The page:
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Breaking Down The Libor

When doing your research for a mortgage or refinance, you may come across the term LIBOR, which is an acronym for “The London Interbank offered Rate Index”

This pretty much means nothing to most people, it’s definition is as follows The average of interest rates that major international banks charge each other to borrow U.S. dollars in the London money market.

The reason for this would be: The international interest rate index is used on some mortgages because American mortgages are being purchased by foreign companies as investments.

The LIBOR follows the world economic condition. It allows for international investors to match their cost of lending to their cost of funds.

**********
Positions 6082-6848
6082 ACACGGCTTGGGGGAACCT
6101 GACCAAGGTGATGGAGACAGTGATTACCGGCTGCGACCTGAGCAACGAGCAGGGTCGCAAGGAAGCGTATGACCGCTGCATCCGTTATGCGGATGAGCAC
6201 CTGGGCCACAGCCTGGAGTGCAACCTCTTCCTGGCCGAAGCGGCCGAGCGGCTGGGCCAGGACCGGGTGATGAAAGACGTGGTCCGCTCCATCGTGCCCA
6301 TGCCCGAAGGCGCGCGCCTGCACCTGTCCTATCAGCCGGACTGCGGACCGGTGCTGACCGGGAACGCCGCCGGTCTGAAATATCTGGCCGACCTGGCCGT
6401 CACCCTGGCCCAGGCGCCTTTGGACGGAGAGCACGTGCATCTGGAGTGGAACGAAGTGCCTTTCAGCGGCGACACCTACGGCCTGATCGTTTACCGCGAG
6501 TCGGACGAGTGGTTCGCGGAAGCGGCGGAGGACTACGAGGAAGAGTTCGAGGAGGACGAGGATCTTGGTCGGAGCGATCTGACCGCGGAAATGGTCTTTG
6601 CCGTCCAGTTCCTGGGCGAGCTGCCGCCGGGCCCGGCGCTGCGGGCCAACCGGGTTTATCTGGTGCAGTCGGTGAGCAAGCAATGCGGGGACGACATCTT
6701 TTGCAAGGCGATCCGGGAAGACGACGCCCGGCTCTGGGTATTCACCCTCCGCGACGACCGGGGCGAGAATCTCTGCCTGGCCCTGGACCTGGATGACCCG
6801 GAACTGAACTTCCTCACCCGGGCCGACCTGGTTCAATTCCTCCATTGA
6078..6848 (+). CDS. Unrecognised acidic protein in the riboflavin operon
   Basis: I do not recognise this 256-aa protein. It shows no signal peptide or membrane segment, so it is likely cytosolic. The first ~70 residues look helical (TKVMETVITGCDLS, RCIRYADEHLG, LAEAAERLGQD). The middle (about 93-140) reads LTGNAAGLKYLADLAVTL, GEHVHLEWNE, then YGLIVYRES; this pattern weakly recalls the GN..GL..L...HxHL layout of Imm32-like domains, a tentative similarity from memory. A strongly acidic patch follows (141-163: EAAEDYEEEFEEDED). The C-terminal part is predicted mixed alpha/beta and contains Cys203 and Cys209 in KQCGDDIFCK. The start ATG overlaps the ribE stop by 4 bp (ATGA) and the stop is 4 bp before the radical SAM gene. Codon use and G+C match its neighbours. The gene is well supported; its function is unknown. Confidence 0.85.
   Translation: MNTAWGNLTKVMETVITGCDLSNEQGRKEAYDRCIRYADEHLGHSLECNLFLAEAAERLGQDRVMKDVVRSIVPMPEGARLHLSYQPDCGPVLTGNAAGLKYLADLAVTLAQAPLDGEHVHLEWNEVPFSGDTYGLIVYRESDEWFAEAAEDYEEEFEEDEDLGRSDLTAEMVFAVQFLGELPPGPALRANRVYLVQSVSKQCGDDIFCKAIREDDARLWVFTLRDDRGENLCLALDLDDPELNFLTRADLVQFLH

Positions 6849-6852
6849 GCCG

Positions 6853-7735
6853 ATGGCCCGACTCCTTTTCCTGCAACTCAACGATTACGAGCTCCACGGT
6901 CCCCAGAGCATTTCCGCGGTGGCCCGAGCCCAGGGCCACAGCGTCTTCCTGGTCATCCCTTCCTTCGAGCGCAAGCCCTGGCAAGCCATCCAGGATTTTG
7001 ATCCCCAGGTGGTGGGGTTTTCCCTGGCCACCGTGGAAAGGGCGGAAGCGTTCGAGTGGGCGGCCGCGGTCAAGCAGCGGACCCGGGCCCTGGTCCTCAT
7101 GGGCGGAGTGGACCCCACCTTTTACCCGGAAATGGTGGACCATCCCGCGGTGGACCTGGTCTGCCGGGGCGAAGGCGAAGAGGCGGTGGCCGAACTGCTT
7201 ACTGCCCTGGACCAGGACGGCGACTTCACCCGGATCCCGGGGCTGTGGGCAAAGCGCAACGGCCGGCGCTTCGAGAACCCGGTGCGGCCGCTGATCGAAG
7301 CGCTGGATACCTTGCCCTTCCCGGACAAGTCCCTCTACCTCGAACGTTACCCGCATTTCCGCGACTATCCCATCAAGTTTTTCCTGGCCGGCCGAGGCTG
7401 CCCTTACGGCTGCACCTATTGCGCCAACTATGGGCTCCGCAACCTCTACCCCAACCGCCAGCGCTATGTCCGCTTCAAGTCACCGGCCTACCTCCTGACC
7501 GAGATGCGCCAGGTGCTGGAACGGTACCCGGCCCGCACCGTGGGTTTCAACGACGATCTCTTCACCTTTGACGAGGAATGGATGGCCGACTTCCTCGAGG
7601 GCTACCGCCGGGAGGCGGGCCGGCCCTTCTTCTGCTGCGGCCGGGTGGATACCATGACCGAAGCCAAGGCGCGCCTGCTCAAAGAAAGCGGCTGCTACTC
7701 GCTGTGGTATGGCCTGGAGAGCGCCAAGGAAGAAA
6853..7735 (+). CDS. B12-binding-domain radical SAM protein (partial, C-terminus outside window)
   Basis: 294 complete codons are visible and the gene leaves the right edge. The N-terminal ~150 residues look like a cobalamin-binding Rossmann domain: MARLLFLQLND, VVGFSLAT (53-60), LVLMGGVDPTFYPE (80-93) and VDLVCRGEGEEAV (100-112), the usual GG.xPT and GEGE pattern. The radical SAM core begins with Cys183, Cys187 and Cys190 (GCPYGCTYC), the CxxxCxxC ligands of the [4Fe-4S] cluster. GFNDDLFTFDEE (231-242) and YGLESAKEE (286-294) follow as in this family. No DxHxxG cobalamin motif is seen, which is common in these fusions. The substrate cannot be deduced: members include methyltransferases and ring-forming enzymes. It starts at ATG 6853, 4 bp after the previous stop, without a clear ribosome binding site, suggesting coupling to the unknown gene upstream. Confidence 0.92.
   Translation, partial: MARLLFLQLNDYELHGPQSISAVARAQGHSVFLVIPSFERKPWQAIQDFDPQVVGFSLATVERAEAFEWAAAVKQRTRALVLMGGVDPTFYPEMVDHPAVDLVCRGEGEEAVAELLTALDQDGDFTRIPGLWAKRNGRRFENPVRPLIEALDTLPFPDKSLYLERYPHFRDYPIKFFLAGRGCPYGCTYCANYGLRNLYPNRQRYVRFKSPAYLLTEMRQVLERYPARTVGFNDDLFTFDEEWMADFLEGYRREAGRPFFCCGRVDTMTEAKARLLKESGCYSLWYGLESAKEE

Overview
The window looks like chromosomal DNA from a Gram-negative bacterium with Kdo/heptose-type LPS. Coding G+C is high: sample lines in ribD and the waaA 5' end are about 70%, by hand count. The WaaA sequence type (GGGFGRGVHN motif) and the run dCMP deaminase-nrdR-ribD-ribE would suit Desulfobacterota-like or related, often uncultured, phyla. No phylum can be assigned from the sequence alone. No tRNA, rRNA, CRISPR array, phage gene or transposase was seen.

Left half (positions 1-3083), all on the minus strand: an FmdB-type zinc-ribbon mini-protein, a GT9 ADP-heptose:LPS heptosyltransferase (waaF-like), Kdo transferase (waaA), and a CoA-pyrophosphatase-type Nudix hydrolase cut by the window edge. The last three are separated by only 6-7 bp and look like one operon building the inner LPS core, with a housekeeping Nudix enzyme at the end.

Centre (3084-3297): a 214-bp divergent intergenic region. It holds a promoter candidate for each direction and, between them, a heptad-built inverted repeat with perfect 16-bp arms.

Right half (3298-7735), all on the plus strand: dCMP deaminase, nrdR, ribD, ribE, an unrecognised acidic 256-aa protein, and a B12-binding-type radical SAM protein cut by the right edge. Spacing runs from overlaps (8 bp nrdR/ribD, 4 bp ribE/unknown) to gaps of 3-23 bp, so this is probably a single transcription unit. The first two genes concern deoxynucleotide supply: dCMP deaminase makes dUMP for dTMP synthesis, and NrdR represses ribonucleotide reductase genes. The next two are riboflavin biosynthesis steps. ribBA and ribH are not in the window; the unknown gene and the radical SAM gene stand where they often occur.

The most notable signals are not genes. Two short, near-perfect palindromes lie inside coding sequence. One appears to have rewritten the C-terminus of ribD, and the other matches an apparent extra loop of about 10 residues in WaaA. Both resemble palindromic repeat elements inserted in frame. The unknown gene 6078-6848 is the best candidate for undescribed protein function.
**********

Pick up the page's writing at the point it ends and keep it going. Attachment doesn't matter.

The LIBOR compares most closely to the one year CMT index

Okay, what is the CMT index? The CMT index is the “Constant Maturity Treasury” index. These indexes consist of weekly or monthly average yields on U.S. treasury securities adjusted to constant maturities.

There are several different LIBOR rates widely used as ARM indexes, but the six month is the most common.

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